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Delayed speech – Why?

Pre-Verbal Stage

  • Visual impairment inhibits the language development of a baby.
  • In the beginning babies babble. A visually impaired baby will also do this, but after a while they will stop as it interferes with their hearing.
  • Before a baby starts talking, they use other ways to communicate with others. They point to things they want, and they copy what others do. This is called pre-language indicators.
  • The visually impaired baby cannot see what others do and therefore does not copy their actions. They do not use facial expressions and body language as they are not aware of them. They will not point their fingers at something or wave goodbye unless they are specifically taught.
  • The use of body language and facial expressions are limited.
  • In the very early stage of language development, 0-2 years of age, the baby who can see, reacts to words as they are usually accompanied by gestures or some form of visual input. The mother will ask the baby ‘Do you want a bottle?’ and at the same time show the bottle to the baby. The baby learns to associate the words with what is seen.
  • This is not possible for the child with visual impairment. In a sense the visually impaired baby becomes isolated from the world around them.
  • The caregiver should talk to the baby all the time, during bathing, dressing and eating, explaining and describing what is happening and the objects which form part of the activity.
  • The baby should be exposed to as many things as possible and given the opportunity to touch and manipulate things.

First Words – 2-7 years

  • During this phase, the child links words with symbolic play. The child will take a box and push it around saying, ‘Brrr, brrr, ’playing it is a car. Real, concrete experiences are very important to help expand life experiences and language. Language development is built on the previous phase and will therefore also be delayed for the child with a visual impairment.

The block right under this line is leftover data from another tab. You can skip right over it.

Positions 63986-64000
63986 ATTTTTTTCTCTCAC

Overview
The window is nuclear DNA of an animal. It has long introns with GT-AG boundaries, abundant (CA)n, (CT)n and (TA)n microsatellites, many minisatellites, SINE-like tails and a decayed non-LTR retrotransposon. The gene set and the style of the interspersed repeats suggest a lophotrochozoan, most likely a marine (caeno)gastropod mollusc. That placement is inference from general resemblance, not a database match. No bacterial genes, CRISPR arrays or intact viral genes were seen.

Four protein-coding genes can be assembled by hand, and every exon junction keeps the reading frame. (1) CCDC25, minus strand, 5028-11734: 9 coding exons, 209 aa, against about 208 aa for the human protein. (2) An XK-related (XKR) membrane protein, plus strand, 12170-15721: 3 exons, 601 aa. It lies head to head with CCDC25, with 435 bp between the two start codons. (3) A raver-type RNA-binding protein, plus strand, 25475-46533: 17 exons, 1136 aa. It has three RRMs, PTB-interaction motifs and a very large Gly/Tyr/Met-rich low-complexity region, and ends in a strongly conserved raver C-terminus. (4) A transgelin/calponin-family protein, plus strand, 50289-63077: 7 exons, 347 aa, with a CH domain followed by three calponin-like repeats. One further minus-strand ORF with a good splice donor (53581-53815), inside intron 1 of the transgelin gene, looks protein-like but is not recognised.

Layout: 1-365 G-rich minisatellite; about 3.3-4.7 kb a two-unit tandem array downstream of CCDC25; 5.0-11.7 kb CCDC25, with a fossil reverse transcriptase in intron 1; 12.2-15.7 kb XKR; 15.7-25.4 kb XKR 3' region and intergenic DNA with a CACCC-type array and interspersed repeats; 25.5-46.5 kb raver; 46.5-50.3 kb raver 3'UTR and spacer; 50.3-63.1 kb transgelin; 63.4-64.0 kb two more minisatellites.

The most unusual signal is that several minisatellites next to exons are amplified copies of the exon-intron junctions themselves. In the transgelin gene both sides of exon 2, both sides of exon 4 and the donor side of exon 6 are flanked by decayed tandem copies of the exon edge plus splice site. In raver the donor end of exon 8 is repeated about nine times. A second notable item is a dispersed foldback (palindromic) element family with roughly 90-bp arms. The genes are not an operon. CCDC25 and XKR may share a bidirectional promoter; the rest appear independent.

• It is necessary to directly intervene in the case of the visually impaired child. They need to be taught the words and their meaning. First words usually are verbs, things they can do, because it has meaning for them. Then the names of people. Names of objects come later.

Little blind boy sitting on dad's lap, feeling the book they are reading

  • All children repeat words that adults say, but later on stop doing so. This is called echolalia (This article gives more information and tips). The visually impaired child tends to do this for much longer. They also start saying long, grammatically correct, sentences without understanding the meaning of the words they are saying.
  • At around 4 years of age children start to ask ‘Why’ questions. The visually impaired child starts doing this much later. They tend not to ask questions except for things to satisfy their personal needs like something to eat or drink, not to gain information.
  • The visually impaired child also struggles with the personal pronouns. You will hear the child, speaking to you, saying, “You want to sit on my lap.,” when they want to sit on your lap.

7- 11 Years

  • During this phase, children become aware of things such as volume, mass, size, and relationships. Visually impaired children will also learn about this, but at a later stage. Development depends on the caregivers and educators and how much children have learnt during the first stages.

Little boy feels raised letters in print and braille on his T-shirt Braille Alphabet t-shirts for infants to adults by Eye Power Kids Wear



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